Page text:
Unmarried Parents, Child Custody and Parental Responsibility
Thursday, September 13, 2018
Written by Norman A. Green
Traditionally, when a married couple with children divorces, custody is determined with the assumption that both parents lived in the same household. However, with unmarried couples that break-up, custody decisions are based on two people who may not have been living together and how much involvement each one has had in the lives of the children their union produced.
“In a child custody case, it’s always about what’s best for the children. The only difference between married couples and unmarried ones is that with unmarried people the court has many additional factors to consider before making a custody determination,” said Norman Green, Senior Partner at Green & Metcalf of Vero Beach, FL.
Prior to entering a parenting plan for the children of unmarried couples, the court considers things such as the children’s relationship with each parent, which parent will be able to provide the best home environment, the employment of each parent and with which parent the children have been living, among many other factors. Once these and other questions have been answered, the court has a better idea of where the children will be most likely to benefit from their surroundings.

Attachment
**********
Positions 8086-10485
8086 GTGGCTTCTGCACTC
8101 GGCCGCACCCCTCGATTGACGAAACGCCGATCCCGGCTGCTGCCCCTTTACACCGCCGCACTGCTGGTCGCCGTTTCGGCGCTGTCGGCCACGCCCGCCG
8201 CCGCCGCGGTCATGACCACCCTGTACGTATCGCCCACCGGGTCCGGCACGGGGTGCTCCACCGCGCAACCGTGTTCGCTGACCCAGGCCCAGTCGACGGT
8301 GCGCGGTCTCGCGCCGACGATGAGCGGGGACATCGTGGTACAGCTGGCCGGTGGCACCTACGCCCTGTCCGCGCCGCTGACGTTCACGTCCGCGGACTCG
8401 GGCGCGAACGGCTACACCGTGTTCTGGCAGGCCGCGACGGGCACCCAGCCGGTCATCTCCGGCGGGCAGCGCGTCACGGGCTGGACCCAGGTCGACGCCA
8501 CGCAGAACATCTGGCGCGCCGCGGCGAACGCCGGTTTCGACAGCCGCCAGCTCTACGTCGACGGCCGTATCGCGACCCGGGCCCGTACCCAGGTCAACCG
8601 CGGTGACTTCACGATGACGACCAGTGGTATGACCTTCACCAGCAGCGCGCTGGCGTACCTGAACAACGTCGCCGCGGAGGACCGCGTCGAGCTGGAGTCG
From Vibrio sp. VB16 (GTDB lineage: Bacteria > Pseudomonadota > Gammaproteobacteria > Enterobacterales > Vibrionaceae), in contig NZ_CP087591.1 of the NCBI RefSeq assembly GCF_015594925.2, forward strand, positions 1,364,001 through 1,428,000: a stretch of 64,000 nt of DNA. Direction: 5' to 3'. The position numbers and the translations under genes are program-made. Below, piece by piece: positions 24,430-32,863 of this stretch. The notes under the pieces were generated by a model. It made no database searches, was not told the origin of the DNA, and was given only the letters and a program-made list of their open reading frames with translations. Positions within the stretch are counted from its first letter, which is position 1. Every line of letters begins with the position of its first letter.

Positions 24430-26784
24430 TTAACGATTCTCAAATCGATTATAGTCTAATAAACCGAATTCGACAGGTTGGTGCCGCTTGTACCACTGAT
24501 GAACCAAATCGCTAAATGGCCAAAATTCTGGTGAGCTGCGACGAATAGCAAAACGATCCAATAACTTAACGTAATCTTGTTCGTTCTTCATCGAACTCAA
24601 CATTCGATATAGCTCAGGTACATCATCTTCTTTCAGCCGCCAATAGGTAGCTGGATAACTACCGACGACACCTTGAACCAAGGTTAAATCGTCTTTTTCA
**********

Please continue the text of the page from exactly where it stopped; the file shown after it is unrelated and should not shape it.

“The court always wants to see both parents play an active role in the lives of children – regardless of whether or not the parents are married. The Court strives to enter a parenting plan that will equalize the time-sharing as much as possible if it’s in the child or children’s best interests. We encourage parents facing custody issues to consult with one of our family law attorneys to get as informed as possible before you enter a courtroom,” Green said.
Norman A. Green is the founder and a partner of Green & Metcalf - Attorneys At Law. He has over 40 years of experience in the practice fields of criminal defense and family law (divorce, child custody, child support, paternity, modifications of existing orders, prenuptial agreements and alimony cases).